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Tag Archives: the importance of parent involvement

Avoid the Mainstream Parent Trap – Part 6/9

Since I was a public school teacher from 1975 to 2005, I saw the self-esteem movement among parents change the schools. I not only saw it but my job as a teacher was made more difficult as false self-esteem became the focus of the “average” American parent and not academics. Instead childhood “fun” replaced “work”, which is what a child must do to learn.

Due to the self-esteem movement, there was pressure for grade inflation and dummying down the curriculum so it would be easier on the students to be successful and feel good about him or herself.

Once the “average” child started spending that 10:45 hours a day talked about in Part 2, students went home and put pressure on parents still practicing old-world parenting methods.

Research shows that peer pressure has a much greater impact on adolescent behavior than any other factor.

Think about it. Your teenager spends more of his or her waking hours with peers than with family members. That interaction is more powerful than the influence of teachers and other authority figures. If a child feels compelled to fit in, the teen may do things that go against his or her beliefs simply to be part of the group.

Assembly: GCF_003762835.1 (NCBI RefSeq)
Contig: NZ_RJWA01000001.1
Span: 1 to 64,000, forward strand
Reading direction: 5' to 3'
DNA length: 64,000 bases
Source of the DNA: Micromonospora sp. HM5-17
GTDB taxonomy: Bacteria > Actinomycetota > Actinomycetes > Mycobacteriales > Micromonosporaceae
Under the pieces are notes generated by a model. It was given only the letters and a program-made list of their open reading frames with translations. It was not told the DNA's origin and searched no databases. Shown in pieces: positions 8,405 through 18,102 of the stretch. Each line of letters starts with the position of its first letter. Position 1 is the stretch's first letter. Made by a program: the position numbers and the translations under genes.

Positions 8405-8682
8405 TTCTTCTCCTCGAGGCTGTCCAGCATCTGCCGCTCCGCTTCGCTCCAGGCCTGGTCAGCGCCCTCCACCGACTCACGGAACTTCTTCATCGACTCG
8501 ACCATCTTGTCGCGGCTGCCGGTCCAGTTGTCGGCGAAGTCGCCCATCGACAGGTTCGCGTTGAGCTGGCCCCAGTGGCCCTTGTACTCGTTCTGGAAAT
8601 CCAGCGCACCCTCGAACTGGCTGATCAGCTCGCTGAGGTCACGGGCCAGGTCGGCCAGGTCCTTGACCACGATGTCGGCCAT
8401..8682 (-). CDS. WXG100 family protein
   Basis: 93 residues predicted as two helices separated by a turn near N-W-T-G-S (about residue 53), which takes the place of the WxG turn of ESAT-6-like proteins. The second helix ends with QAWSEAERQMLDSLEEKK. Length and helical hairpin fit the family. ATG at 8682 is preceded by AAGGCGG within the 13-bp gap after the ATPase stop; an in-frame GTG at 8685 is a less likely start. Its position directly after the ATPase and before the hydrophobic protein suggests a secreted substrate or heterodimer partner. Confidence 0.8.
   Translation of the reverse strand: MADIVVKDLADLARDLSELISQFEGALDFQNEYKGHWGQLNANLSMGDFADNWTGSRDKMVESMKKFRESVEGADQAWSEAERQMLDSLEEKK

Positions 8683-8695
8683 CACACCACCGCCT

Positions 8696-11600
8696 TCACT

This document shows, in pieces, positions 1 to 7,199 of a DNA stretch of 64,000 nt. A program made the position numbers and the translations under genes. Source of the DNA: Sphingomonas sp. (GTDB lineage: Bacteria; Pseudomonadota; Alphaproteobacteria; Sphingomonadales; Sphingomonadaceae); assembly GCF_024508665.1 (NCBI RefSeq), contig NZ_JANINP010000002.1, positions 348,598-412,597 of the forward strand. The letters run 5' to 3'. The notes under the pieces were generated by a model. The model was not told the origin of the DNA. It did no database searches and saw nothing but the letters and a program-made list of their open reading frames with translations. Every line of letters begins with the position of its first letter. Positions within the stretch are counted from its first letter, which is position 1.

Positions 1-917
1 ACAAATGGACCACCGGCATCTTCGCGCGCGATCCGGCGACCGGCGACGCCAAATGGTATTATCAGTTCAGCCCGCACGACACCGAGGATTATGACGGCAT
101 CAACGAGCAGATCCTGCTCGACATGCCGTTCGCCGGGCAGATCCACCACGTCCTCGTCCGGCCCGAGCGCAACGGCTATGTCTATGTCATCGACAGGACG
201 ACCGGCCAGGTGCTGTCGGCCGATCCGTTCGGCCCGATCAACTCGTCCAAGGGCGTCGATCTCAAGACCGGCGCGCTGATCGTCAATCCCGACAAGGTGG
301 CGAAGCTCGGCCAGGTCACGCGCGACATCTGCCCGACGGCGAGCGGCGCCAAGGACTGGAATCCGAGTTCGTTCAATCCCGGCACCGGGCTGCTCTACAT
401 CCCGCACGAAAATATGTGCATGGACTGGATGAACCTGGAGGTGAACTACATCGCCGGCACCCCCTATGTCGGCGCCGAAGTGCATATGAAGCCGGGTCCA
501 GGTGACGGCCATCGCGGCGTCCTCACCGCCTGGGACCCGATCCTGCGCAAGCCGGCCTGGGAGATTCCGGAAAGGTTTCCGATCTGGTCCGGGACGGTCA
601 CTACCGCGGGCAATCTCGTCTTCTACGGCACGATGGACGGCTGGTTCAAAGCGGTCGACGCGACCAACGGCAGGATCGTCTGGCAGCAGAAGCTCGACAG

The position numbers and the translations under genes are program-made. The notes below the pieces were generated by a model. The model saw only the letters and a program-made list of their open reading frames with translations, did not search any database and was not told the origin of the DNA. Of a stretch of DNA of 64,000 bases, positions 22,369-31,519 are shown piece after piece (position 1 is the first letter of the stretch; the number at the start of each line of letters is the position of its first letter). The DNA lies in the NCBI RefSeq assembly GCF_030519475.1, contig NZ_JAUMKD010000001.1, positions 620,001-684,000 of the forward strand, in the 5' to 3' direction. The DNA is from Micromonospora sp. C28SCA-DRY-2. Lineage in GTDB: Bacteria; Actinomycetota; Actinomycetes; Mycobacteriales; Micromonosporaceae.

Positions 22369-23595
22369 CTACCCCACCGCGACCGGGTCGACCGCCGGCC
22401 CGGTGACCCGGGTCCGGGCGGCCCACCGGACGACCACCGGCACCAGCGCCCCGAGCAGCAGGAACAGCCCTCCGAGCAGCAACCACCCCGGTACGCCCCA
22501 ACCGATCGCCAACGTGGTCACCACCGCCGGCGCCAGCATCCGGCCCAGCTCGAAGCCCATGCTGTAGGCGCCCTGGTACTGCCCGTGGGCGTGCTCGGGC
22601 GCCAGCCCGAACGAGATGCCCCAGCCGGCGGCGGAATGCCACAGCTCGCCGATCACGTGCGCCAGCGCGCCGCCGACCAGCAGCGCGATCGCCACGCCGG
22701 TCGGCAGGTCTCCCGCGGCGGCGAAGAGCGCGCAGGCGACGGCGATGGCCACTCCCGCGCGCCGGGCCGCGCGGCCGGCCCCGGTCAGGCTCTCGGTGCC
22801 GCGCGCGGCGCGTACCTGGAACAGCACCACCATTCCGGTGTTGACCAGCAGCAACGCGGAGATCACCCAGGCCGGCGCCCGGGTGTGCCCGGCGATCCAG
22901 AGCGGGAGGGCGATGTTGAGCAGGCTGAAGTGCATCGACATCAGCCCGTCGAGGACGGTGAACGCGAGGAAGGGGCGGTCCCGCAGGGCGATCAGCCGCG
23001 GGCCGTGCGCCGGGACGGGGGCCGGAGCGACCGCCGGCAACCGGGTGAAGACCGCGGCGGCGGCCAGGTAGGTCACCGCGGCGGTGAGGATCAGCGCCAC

Peer pressure may lead to experimentation with drugs and alcohol, sex, skipping school, and various high-risk behaviors. If you notice a sudden change in your child’s appearance, clothing, and attitude, especially if accompanied by secretive behavior, the child may be succumbing to the influences of peers.

Parents should be especially alert to sudden changes in the friends who make up their core peer group. An unexplained change in the type of friends your child associates with could indicate that your child is vulnerable to new influences that may not be positive. Source: Aspen Education.com

The need of teens to conform to peer group norms and values has often been witnessed by teenager workers as well as parents. When one refers to the “tyranny of teens”, one is expressing an awesome appreciation of the powerful energy and pressures generated by this strange social configuration called the peer group.

Parent/s often surrender to the power of the teen subculture. The parent/s experience feelings of futility. “There’s nothing I can do; they won’t listen anymore.”

When that happens, the teenager is left trying to manage his life while the adult ponders just where his approach went wrong. Another variation in a parent’s response to the teens peer subculture is enlistment in the opposition thinking, “If you can’t beat them, join them.”

Then one or more parents try to become like a teenager leading to an ineffective parenting. In Part 7, I will write about a proven way to overcome the negative influence of peer pressure.

Continued on May 10, 2011 in Avoid the Mainstream Parent Trap – Part 7 or return to Part 5

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Lloyd Lofthouse is a former U.S. Marine and Vietnam Veteran.

His latest novel is the award winning Running with the Enemy. Blamed for a crime he did not commit while serving in Vietnam, his country considers him a traitor. Ethan Card is a loyal U.S. Marine desperate to prove his innocence or he will never go home again.

And the woman he loves and wants to save was trained to kill Americans.

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Education’s Accountability Dilemma